Standstill Agreement

A standstill agreement, also known as a lock-up agreement or a freeze-out agreement, is a legal contract between two parties that aims to restrict one party from taking actions that could harm the other party during the negotiation or merger and acquisition (M&A) process.

In a typical M&A deal, the acquiring company may want to limit the target company's actions to prevent it from seeking other suitors while the acquisition is being negotiated. A standstill agreement is used to prevent the target company from taking certain actions, such as entering into new contracts or making major investments, that could negatively impact the acquisition deal. The agreement is also designed to ensure that confidential information exchanged between the two parties remains confidential and is not used by the target company to gain an unfair advantage.

The standstill agreement usually has a specified time period during which the target company agrees to abide by the restrictions outlined in the agreement. It may also include provisions for penalties if the target company violates the terms of the agreement.

Standstill agreements are commonly used in hostile takeovers or when a company is in financial distress and is seeking a buyer. In these situations, the target company may be vulnerable to takeovers or may be in a weak bargaining position, making it essential to have an agreement in place that protects its interests.

An example of a standstill agreement is when two companies are considering a merger, but they are not yet ready to finalize the deal. In this case, the companies may enter into a standstill agreement to prevent any hostile takeovers or other disruptions during the negotiation period. The agreement may include provisions that prevent either party from acquiring more shares in the other company, making certain business decisions without the other party's approval, or disclosing confidential information to third parties. The standstill agreement may have a specific duration or remain in effect until the parties reach a final agreement or terminate the negotiations.

A standstill agreement helps to establish a more level playing field between the parties involved in an M&A deal or negotiation, allowing both sides to negotiate in good faith without fear of retaliation or sabotage.

Elements of a Standstill Agreement

A standstill agreement usually contains the following elements:

  • Parties Involved: The agreement identifies the parties involved, including the company and the creditor(s).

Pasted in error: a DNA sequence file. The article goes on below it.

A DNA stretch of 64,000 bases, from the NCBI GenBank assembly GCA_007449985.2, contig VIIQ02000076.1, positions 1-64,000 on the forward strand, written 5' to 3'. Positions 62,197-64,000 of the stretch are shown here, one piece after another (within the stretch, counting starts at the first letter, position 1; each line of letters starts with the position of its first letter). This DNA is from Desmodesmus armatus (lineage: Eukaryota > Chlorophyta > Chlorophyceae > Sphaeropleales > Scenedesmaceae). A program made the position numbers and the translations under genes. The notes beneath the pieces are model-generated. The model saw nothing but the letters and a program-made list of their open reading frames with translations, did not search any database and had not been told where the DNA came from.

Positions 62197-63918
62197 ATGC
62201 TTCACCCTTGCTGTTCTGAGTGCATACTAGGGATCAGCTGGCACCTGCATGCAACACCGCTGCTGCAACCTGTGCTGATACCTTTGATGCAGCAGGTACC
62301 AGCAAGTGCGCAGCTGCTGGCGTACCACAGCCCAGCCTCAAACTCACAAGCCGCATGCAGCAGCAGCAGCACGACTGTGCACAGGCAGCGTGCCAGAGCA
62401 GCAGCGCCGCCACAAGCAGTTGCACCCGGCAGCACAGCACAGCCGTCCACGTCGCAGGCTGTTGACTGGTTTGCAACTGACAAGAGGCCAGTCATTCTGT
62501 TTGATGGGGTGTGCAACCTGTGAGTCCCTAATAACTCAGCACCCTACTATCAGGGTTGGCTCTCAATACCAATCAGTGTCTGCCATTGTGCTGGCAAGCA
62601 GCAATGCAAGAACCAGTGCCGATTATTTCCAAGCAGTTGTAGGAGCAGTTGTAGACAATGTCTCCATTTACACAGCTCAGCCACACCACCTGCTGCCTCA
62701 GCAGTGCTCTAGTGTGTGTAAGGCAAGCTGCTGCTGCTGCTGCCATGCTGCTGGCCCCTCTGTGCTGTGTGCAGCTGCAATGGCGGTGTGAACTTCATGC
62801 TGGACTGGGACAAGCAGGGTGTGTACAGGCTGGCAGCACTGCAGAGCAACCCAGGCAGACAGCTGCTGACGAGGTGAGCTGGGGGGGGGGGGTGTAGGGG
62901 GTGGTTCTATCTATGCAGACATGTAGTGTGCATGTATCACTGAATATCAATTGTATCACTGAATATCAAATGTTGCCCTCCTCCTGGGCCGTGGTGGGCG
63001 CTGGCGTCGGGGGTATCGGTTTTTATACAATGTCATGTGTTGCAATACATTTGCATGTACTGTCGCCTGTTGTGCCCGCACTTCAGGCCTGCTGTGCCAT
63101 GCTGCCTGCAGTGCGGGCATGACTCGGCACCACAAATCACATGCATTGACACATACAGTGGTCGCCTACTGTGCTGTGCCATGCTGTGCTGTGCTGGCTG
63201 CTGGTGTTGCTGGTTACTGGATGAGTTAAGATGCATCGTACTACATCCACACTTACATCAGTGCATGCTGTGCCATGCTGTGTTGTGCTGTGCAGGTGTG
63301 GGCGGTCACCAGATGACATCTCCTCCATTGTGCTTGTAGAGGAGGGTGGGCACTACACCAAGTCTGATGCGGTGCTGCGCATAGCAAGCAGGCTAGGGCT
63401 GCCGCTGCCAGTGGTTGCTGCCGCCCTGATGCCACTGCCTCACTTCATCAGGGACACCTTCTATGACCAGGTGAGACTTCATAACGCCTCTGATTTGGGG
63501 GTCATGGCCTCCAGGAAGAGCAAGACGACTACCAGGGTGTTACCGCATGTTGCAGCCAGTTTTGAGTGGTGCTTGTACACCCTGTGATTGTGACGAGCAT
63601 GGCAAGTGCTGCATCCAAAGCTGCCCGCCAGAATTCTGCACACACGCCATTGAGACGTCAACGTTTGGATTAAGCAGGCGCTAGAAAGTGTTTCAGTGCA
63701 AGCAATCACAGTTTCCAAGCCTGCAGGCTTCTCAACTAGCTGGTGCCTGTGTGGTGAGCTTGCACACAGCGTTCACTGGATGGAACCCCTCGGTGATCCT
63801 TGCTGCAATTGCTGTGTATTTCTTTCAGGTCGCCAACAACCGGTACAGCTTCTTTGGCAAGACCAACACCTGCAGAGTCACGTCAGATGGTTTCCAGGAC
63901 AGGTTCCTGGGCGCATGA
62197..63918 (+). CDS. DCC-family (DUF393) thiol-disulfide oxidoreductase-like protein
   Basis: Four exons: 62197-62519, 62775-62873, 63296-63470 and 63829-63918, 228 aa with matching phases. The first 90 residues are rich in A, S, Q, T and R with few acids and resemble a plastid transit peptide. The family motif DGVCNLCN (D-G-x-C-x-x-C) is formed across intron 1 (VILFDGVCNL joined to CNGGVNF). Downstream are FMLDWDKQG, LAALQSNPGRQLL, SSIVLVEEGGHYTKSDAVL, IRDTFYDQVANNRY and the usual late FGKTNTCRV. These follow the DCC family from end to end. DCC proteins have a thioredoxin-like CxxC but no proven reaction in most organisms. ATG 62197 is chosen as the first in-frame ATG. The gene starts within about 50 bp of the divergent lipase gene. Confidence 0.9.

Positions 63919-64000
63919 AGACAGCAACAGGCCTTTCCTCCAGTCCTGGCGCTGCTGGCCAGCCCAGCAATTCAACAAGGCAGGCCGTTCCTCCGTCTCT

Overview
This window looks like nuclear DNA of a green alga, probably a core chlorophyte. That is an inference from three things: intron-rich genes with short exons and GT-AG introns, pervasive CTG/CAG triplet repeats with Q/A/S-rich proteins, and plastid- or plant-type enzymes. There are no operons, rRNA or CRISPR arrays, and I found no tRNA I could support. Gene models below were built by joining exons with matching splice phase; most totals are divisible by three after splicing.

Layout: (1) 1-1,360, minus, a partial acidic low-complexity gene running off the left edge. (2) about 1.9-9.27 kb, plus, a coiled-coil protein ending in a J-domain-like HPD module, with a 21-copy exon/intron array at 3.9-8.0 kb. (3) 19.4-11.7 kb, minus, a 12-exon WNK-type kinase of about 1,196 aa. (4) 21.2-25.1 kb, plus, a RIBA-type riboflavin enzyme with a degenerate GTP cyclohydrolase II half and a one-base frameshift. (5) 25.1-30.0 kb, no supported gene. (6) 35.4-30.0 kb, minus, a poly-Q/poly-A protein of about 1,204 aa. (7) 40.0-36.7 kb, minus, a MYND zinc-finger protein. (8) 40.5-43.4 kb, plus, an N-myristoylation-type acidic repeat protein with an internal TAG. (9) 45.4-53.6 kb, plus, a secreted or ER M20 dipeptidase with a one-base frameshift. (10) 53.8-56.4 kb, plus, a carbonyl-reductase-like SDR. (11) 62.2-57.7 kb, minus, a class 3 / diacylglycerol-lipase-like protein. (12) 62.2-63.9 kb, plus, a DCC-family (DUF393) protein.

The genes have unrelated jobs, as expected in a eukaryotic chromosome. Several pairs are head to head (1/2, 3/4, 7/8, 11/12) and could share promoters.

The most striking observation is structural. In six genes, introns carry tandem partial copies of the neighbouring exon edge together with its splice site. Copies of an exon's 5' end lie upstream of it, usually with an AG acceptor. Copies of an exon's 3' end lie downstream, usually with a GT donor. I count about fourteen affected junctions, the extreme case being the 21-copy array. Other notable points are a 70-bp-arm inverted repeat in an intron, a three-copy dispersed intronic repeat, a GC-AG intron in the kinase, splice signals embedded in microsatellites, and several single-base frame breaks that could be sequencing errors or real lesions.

• Effective Dates: The effective dates of the agreement, including the start and end dates, are specified.
  • Terms and Conditions: The terms and conditions of the agreement, such as the specific obligations and responsibilities of both parties, are defined.
  • Payment Terms: The payment terms, including the amount of debt owed, interest rates, and payment schedules, are typically included.
  • Confidentiality: The agreement may contain confidentiality provisions to protect the sensitive information exchanged between the parties during negotiations.
  • Duration and Termination: The duration of the agreement is specified, along with the conditions under which it may be terminated or extended.
  • Governing Law: The agreement is governed by a specific jurisdiction's laws to ensure that both parties adhere to legal requirements.
  • Consequences of Default: The agreement outlines the consequences if the debtor fails to meet the obligations outlined in the agreement.

Benefits and Drawbacks of a Standstill Agreement

A standstill agreement can have both benefits and drawbacks.


  • Provides more time for parties to explore their options and find common ground.
  • Can help to prevent a hostile takeover.
  • Helps to protect the target company from aggressive moves by the acquiring company.
  • Provides a more stable environment for the target company to continue operating during the negotiation period.


  • The target company may lose potential gains that it could have received from a more aggressive bidder.
  • It may limit the competitive bidding process, which could ultimately lead to a lower offer.
  • It may provide the acquiring company with a tactical advantage in the long run, especially if the target company is in a vulnerable position.
  • It may delay the resolution of the takeover process, which could lead to uncertainty and instability for both companies.

See Also